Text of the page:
It’s been about three months since I left Japan behind to begin my life anew back where I came from, in sunny San Jose. Although it took me a while to do so, naturally, I’m beginning to miss things. At the same time, I’m re-experiencing things I’ve missed here and I’m wondering how I could’ve left some of these behind, so I decided to make two lists: one about things I miss about Japan, and one about things I’m glad to have back in America.
Things I Miss About Japan
- 10. Arcades/game centers.
Those of you who know me might be shocked to see this open up the list at number 10, but the arcade culture in Japan somehow doesn’t seem too conducive to making friends, unlike back in the States, where arcadegoers (or former arcadegoers) comprise a good chunk of my group of friends, and so that gets a mark down for me. (Maybe it’s because I’m a foreigner without much Japanese knowledge…?) It gets a mark up because most arcades are on the ball on maintenance, which means I never had to complain about keys sticking on pop’n music, ever. Also, the games are cool and I want to see all of them here, but ah, that dead, dead Western market…
- 9. Bath-house (sento/onsen) culture.
No, this isn’t as lewd as you think — not once did I think about doing that thing in anime where some main character gets egged on by his sidekick to go peep on the girls on the other side of the place. Sidekick aside — I always went alone, because it seemed I was the only dude in the dorm who really liked hitting up the sento — it’s too relaxing to do that. Yes, too relaxing — even though, as a patron of the men’s area, I was surrounded by men completely stripped down to their birthday suits. Screw that, these were great baths at a fairly cheap price, and I indulged so much in them I ended up becoming curious enough to write an entire paper on them to fulfill one of the requirements for studying abroad. As someone who likes his baths, they’re simply wonderful — especially in the winter — and act as a nice prelude, sometimes, to a really satisfying good night’s sleep. Mind, we’ve got a Korean bathhouse here, too, but that costs four times as much to get in ($20 here vs. $4.50 there) and their bath selection is limited and it’s all indoors and they don’t have fruit-flavored milk or milk coffee to chug afterward.
- 8. Karaoke.
Here’s a bit more social pastime: karaoke “free time”, from 10 PM to 5 AM (not a typo; this is, in fact, all-night), for prices starting at 780 yen (also not a typo; this is, in fact, roughly USD $8), with all-you-can-drink soft drinks. Oh, yes.
Let’s compare that to the karaoke place over here: hmm, at 9 PM, rates are…$8.25…an hour….Yo that be some expensive stuff. Do we even get dr- no? Not even water? We gotta pay for that, too?
But yes, this led to a lot of spur-of-the-moment weekend sessions that started out with an innocuous query of “…hey, you free? Feel like karaoke tonight?” At first, I wasn’t particularly thrilled about destroying my circadian rhythm to belt out some tunes, but I’d get acclimated to it fairly quickly. (As an aside, I also found out that I can sing for longer if I do all-night karaoke, as opposed to in the morning, which is when karaoke is cheapest here; when I wake up and immediately go to sing, I’ve not warmed up my vocal cords enough, so I hit my limit faster!)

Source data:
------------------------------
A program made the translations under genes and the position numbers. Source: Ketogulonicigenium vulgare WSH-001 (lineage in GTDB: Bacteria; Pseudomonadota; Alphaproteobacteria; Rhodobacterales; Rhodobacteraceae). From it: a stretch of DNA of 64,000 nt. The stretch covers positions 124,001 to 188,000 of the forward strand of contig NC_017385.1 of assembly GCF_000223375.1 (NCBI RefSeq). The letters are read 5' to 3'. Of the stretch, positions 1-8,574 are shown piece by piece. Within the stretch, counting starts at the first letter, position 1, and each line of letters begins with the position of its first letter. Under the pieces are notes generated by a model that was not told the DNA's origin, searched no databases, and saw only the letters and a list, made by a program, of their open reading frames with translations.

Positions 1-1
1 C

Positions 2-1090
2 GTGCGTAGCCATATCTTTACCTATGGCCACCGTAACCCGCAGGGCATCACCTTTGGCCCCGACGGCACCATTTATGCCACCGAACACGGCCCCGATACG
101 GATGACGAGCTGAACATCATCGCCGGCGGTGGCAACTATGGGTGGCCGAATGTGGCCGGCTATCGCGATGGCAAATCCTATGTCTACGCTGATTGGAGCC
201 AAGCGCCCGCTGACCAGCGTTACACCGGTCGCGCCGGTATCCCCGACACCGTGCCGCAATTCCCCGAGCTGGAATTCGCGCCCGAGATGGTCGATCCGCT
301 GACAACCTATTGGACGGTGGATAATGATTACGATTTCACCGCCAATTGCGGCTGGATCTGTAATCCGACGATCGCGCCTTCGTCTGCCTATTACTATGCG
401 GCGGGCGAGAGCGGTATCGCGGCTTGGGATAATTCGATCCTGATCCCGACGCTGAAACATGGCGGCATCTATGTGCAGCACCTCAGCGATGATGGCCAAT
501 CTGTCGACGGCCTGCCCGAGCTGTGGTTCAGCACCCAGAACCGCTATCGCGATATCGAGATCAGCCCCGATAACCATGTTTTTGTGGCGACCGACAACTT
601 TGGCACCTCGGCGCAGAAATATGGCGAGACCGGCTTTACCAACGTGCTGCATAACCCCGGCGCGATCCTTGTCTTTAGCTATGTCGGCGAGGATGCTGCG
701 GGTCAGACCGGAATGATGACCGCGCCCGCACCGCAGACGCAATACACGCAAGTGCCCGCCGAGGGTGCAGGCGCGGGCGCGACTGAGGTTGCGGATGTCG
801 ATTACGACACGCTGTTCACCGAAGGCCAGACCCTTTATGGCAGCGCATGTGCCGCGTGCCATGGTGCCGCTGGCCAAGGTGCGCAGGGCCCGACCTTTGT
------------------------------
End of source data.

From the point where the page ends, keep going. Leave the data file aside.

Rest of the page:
- 7. Book-Off.
If you don’t know what Book-Off is, it’s a chain of used media stores. There are several varieties of Book-Off, including things like the Book-Off Super Bazaar (which also sells a bunch more things like, say, clothes) and the very unfortunately named Hard-Off (for selling used hardware). Because Japan takes really good care of their stuff, these used goods end up still in pretty dang decent condition.
That said, I hate it and I love it at the same time. I hate it because it sells things for cheap. I love it because it sells things for cheap — therefore forcing the prices of many books (and keep in mind most of these books actually start at fairly cheap prices to begin with — a volume of manga, for example, is 500-600 yen) down into hundred-five-yen impulse buy territory. Same went for video games: PS1 games started at 105, PS2 games started at 500 yen, and a handful of DS games were good bargains, as well. The markdowns on hardware meant a couple of friends ended up exporting systems out.
- 6. 100-yen stores.
As a member of the part of the population of the United States with access to a Daiso dollar(-fifty) store, I took their presence in Japan for granted. Only halfway through my trip did I realize just how much more complete Daiso in Japan is: in helping a dormmate sort out problems with the pipe infrastructure apparently rusting out on her, we were able to find a five-stage purifier at Daiso for 105 yen. And it worked. We pricechecked this against a super-legit Panasonic one and that one was like $300!
I took Daiso (and Seria) for granted to the point where when I came home I asked the guys at my local Daiso if they carried 4 different things, none of which were available in the US. Now I’m sorta sad I didn’t make sure I got everything I needed before I left.
- 5. Cleanliness.
Modern Japan may be largely bereft of trash cans in public — and that’s supposedly due to them potentially being used as bomb depositories –but it’s largely litter-free, which is even more surprising when you consider how many packets of advertising napkins get passed out on the streets every day, combined with how many bottles of drinks get purchased from convenience stores and how many wrappers of street food get passed out every day.